Tuesday, October 25th 2011 - 20:45 UTC

The Argentine economy is “a time-bomb ticking” warns economist

A ‘time bomb ticking’ is how economist Carlos Melconian described the current economic situation in Argentina in spite of all the production and consumption ‘records’. Melconian argues that Argentina is travelling through an ‘anaesthetic path’ which overshadows reality.

To better understand Argentina you need a psychologist, not an economist

“I have been asked to explain what is happening in Argentina but it’s not easy because we have record sales of cars, record votes and record of capital flight, so really instead of me an economist, maybe you should have contracted a psychologist” said Melconian to an audience of business leaders and analysts in Montevideo.

“Argentina is sailing along an anaesthetic path of commodities’ high prices which overshadows reality”, said Melconian arguing that the growing value of Argentine exports in recent years can only be explained because of higher prices since agriculture production is Argentina is stagnant and productivity has “not improved”.

Without the need of significant investments or improved production methods, Argentine farmers can “sit and drink mate” because the trade surplus is safe, said the economist who estimated Argentina will end 2011 with a positive balance of ten billion dollars.

However, a Damocles spade hangs from an ever thinning thread: capital flight is soaring and has reached ‘dramatic levels’ according to official statistics from the Central bank.
In the last four years “73 billion dollars, openly declared in the framework of the legal system, have left the country for overseas”, points out Melconian.

“The government of former president Fernando De la Rúa blew up when 19 billion dollars flew out of the country and here we are with 51 sustained months of capital flight, four times more and so far nothing has happened. This is because the 98 billion dollars of agro-exports have been sufficient to sustain such a drain”, insists Melconian.

This huge agri-business revenue has also fuelled an “ever expansive monetary” policy which together with the peoples’ ‘mistrust’ in the local currency has seen the demand for US dollars (contrary to the rest of the world) grow sustainedly.

But consumers and rational Argentines are not only after the US dollar but also after cars, “because Argentina is the only country in the world where once the car leaves the dealer it increases in value” says Melconian.

Unfortunately according to the visiting economist, these extraordinary resources registered by Argentina are ‘literally lost’.

“A historian could easily write about the lost opportunity of Argentina; the resources came in one door and left by the other”, underlines Melconian who argues that the massive subsidies handed out by the administration of President Cristina Fernandez are the main problem faced by the Argentine economy and also challenge its future evolution.

“Behind government efforts to keep public utilities rates down and hand out social benefits is inflation, (direct consequence of the monetary expansion policy) and the growing fiscal deficit” said Melconian.

During the government of president Nestor Kirchner (2003/2007) revenue was equivalent to 28% of GDP and outlays, 23%, which meant no problems. But with Cristina (2007/2011) revenue stands at 27% of GDP and expenditure 33%.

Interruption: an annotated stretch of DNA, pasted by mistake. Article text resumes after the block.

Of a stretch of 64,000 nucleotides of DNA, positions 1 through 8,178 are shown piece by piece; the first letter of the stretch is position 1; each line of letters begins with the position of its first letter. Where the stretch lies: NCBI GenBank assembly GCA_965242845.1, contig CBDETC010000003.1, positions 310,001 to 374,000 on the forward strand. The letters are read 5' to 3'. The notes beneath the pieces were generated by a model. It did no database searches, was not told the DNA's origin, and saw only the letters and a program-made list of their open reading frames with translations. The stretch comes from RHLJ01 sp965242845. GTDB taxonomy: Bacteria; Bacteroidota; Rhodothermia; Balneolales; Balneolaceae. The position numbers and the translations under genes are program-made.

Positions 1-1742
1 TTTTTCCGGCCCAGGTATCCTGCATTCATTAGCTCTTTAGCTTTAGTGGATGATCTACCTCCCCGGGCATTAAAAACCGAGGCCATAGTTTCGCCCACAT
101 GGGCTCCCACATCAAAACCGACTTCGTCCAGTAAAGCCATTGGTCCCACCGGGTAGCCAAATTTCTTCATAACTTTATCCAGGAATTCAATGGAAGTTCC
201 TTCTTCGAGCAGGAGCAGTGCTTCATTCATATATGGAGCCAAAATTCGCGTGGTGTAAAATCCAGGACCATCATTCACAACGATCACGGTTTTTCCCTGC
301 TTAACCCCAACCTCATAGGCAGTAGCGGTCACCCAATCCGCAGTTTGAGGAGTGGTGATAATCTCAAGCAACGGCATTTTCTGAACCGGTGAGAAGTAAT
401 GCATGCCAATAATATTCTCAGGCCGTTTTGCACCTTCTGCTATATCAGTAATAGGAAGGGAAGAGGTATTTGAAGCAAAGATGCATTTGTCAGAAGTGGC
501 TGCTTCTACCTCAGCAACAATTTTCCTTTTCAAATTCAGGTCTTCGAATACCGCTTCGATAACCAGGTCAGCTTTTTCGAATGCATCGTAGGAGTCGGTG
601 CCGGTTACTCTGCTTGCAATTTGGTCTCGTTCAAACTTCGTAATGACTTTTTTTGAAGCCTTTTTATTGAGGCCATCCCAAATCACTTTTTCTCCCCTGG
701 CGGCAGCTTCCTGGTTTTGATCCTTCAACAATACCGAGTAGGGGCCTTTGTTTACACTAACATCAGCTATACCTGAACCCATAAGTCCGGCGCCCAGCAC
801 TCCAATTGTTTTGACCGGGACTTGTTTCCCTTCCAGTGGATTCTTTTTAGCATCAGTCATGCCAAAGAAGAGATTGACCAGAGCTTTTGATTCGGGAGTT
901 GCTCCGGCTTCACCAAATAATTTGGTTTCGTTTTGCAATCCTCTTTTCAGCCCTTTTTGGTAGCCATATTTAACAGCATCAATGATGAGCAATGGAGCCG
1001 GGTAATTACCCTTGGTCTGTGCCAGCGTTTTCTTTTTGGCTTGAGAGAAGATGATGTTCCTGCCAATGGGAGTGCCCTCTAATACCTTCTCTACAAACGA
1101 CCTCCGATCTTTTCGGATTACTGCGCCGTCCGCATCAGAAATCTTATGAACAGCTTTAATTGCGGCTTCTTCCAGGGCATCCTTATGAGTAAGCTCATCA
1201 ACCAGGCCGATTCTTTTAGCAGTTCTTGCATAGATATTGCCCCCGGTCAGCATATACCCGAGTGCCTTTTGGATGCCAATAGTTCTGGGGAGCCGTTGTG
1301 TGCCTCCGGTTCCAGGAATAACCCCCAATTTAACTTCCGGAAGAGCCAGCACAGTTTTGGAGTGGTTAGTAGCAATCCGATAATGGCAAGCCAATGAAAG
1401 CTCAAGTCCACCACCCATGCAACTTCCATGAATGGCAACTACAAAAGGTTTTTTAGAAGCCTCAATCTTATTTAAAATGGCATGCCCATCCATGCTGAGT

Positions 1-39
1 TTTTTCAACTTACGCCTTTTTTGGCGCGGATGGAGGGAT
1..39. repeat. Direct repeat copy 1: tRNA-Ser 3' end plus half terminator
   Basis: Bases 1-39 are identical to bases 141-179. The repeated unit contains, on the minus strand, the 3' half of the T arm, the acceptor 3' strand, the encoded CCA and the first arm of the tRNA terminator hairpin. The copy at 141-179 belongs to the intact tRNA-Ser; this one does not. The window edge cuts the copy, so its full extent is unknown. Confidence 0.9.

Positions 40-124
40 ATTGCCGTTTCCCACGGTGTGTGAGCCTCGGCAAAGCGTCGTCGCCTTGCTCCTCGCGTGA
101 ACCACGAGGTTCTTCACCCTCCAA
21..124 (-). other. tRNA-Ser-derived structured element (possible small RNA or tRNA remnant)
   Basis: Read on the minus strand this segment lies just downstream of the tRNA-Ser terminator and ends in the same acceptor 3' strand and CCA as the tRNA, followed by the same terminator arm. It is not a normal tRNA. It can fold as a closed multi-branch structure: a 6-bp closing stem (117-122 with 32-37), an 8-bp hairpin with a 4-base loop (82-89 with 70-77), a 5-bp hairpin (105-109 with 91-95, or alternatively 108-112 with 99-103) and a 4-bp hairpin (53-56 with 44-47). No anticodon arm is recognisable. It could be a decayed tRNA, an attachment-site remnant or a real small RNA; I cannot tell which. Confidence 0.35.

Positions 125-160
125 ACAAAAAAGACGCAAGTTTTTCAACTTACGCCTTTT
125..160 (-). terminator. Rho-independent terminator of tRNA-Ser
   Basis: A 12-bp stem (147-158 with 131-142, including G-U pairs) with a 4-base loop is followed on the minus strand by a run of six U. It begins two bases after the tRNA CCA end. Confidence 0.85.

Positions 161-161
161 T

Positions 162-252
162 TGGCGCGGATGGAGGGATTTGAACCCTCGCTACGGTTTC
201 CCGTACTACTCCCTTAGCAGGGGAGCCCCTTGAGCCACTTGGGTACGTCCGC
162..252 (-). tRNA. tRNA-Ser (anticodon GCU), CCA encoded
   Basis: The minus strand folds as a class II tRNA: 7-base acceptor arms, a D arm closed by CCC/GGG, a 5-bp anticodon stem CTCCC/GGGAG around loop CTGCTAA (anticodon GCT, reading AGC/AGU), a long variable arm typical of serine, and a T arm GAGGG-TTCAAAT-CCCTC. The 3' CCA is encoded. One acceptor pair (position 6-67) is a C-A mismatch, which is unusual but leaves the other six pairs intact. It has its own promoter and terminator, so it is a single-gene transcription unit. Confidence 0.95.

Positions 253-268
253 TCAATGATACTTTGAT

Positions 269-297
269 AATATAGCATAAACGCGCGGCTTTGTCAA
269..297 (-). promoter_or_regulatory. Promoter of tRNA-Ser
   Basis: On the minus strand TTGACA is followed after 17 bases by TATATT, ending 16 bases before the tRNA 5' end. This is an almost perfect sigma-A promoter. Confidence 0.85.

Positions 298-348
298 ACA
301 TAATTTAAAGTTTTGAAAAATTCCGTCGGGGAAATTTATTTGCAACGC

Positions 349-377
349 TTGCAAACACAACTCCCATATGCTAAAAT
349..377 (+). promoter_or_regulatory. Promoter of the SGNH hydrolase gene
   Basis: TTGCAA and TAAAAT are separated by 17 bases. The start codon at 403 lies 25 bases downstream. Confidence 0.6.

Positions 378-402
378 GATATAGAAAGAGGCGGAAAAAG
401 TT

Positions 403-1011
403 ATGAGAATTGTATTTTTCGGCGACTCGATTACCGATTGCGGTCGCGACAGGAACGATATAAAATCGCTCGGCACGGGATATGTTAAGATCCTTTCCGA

The solution is a progressive liquation of subsidies, freezing government support, for example for public transport, which would then loose influence in real terms because of the natural increase in domestic prices.

However Melconian is not enthusiastic about the future in so far that he does not see a re-elected Cristina Fernandez on the path of making the economy fundamentals more transparent.

“On the contrary, there are few chances of Cristina moderating policies. I rather see more government, more state advance and less market”.

Finally Melconian said the government knows it must stop the flight of capital and he wouldn’t be surprised if the new government of CFK decides to apply controls in the foreign exchange market.

Melconian estimated that capital flight must be cut down to a third to keep the current macro stability in Argentina.

 *Economist Carlos Melconian is one of the partners of M&S consultants and held several government jobs in the Central bank and Ministry of Economy before starting the consultancy in 1991. M&S is regarded as one of the leading financial and economic consultants specializing in Mercosur.

 

5 comments Feed

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1 wesley mouch (#) Oct 25th, 2011 - 08:56 pm Report abuse
This is the start of Mises' “crack up boom”. Everything starts soaring in price and people feel richer. It all ends very badly when people realize the worthlessness of their currency. Capital flight is the only sane route.
2 geo (#) Oct 25th, 2011 - 09:20 pm Report abuse
Carlos Melconian !!

our Armenian origin mate !!

capital flight numbers not true, not more...
BUT
commenting it from Montevideo is highly strange that.

the present Argentine Econ Systematics ( not model) works on well
if necessary then there will be intervened to change the gear.

certainly that some original /new mechanisms wouldn't be given
into the Econ System under the copy risks.
3 nerosaxo (#) Oct 25th, 2011 - 11:32 pm Report abuse
www.reuters.com/article/2011/10/24/argentina-election-economy-idUSN1E79N08K20111024

enjoy
4 Ant (#) Oct 27th, 2011 - 04:57 pm Report abuse
The only truth is the reality. Carlos Melconian is yetatore (Type a bad omen).
5 xbarilox (#) Oct 28th, 2011 - 07:47 pm Report abuse
@ 4 absolutely, now se van a robar 500 millones del PAMI eh :) the only truth is the reality, the end of el MODELO is here Ant.

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